Talk:Suleiman (elephant)

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This elephant, named after a sultan, was presented by a Portuguese man to a German. I can't see why the article is using the English spelling of the Sultan's name, the German spelling seems to be used. Also, if this elephant was not comptemporarily called "Soliman der Elefant", we shouldn't be calling it this (if the elephant's name did include "der Elefant" then we should use the German). I thus propose we move this article to Soliman (elephant). --Oldak Quill 03:24, 3 August 2006 (UTC)

In German, he was and is almost certainly called "Soliman" - see the German article upon which this one is based, which is entitled "Soliman (Elefant)", begins "Der Elefant Soliman...", and then uses "Soliman" without "der Elefant". Clearly "Elefant" is required to distinguish him from the other Solimans, but I don't think it is part of his name per se. The Commons pages has a similar title, because, I think, it was created by a German.
In English, I have found very English sources that call him "Soliman" - he is almost always called either "Suleiman" or "Suleyman". See, for example,[1][2][3][4][5]. -- ALoan (Talk) 08:38, 3 August 2006 (UTC)
In light of this I have moved the article to Suleiman (elephant). --Oldak Quill 15:14, 3 August 2006 (UTC)
Are you going to move Hanno the elephant, Mary the elephant, Ruby the Elephant, Topsy the Elephant, Tyke the elephant, and Clara the rhinoceros too? -- ALoan (Talk) 16:03, 3 August 2006 (UTC)
IMO, if "the [species]" was part of the animal's proper name the species should be capitalsed. If not, it should be disambiguated in brackets. I'll take a look at these. --Oldak Quill 23:01, 3 August 2006 (UTC)
If it exercises you that much, you may want to look through the sub-categories of Category:Famous animals. I'm not sure I agree, FWIW - in what sense is Elizabeth II of the United Kingdom her "proper name"? -- ALoan (Talk) 09:26, 4 August 2006 (UTC)


Little problem here... Maximilian didn't become the Holy Roman Emperor until 1564, when his father Ferdinand died. Indeed, Maximilian didn't have any royal title until 1562, at the earliest. I suppose it's possible that the elephant was given specifically to the prince, rather than his father; but I'd like to see some specific references for this point, as it seems somewhat strange. Kirill Lokshin 03:58, 3 August 2006 (UTC)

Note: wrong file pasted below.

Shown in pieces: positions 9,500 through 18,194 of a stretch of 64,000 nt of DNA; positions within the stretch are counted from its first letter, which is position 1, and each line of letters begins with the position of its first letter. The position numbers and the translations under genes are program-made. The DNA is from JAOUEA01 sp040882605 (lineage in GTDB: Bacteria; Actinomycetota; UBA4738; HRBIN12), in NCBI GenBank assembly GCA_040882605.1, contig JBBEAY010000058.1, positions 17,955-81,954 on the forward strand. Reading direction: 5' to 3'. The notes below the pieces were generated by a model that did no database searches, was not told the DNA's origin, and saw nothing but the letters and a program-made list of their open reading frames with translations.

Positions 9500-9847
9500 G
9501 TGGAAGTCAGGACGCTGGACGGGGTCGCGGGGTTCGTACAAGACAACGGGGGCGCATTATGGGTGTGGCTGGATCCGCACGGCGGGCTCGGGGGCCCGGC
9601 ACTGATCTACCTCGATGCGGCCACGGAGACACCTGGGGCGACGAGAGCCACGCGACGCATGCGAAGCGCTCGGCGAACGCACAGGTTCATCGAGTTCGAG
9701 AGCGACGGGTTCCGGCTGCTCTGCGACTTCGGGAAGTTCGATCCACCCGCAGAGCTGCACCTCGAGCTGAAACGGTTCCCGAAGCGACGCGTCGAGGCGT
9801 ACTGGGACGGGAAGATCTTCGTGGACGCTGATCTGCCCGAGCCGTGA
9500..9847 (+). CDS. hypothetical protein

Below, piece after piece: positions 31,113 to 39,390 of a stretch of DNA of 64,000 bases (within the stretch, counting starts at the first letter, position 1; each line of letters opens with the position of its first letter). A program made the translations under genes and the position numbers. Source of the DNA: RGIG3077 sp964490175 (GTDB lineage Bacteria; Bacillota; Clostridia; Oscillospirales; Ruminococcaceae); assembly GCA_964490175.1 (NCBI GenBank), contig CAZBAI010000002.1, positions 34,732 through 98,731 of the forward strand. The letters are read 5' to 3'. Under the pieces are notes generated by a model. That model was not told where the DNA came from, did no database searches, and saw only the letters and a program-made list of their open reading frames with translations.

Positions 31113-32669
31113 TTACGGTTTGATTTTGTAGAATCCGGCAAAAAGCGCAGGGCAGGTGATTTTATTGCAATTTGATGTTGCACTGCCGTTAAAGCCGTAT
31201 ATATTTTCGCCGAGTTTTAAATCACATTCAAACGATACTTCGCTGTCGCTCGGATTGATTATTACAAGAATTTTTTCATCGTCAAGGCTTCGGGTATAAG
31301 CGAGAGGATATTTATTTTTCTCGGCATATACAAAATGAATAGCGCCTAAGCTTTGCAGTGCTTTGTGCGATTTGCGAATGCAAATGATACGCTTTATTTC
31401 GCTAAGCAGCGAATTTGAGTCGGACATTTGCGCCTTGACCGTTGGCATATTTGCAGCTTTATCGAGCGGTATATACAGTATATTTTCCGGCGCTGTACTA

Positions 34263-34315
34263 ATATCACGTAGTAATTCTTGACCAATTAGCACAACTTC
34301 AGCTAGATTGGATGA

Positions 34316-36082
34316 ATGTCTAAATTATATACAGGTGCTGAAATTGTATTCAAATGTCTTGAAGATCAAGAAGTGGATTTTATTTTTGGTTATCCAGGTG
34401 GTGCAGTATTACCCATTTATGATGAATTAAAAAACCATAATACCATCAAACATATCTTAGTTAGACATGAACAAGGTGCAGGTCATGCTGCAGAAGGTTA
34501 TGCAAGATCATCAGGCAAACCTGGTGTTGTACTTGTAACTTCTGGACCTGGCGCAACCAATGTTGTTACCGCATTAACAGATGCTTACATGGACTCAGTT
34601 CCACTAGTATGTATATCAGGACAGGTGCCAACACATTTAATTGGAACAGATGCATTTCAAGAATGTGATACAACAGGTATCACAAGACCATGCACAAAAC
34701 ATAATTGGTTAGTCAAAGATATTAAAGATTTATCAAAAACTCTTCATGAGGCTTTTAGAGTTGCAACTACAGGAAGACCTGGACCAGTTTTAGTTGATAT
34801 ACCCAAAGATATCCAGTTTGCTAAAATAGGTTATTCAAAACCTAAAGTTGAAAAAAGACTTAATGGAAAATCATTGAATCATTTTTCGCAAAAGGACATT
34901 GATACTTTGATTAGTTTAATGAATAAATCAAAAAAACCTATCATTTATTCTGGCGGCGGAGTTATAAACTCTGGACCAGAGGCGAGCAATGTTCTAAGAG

Er, sorry, yes, it was given to him before he became emperor (see the German article, which is a bit longer and gives some sources). Perhaps the article should make this clearer. I will add some external links from the section above, which should make it clearer. -- ALoan (Talk) 08:40, 3 August 2006 (UTC)


Ok, so Burgkmair, Altdorfer and Durer were all dead years before the elephant ever got to Europe. Anybody know what's with this section? —Preceding unsigned comment added by (talkcontribs)

Hmm, now I'm beginning to wonder how good the fact-checking on the original German article was. Kirill Lokshin 04:11, 3 August 2006 (UTC)
Ah - I supplemented the German article with material from our article History of elephants in Europe, which is where this one came from. See thisdiff. I will remove this offending section as it is not confirmed by the German article and clearly cannot be right. Thanks for pointing it out. -- ALoan (Talk) 08:43, 3 August 2006 (UTC)

Not a reliable source on its own, perhaps, but this site mentions the elephant walking to Vienna (through France). It also mentions that Burgkmair drew an elephant in the procession of Maximilian I. Kirill Lokshin 04:35, 3 August 2006 (UTC)

The consensus of the sources I have seen are clear that the elephant was transported by ship to Genoa and walked from there. Perhaps the artist confusion comes from this other elephant. -- ALoan (Talk) 08:46, 3 August 2006 (UTC)

Jose Saramago's penultimate novel, The Elephant's Journey, is a lovely fictionalized telling of Solomon's journey with his mahout Subhro to Maximilian. —Preceding unsigned comment added by (talk) 20:48, 6 September 2010 (UTC)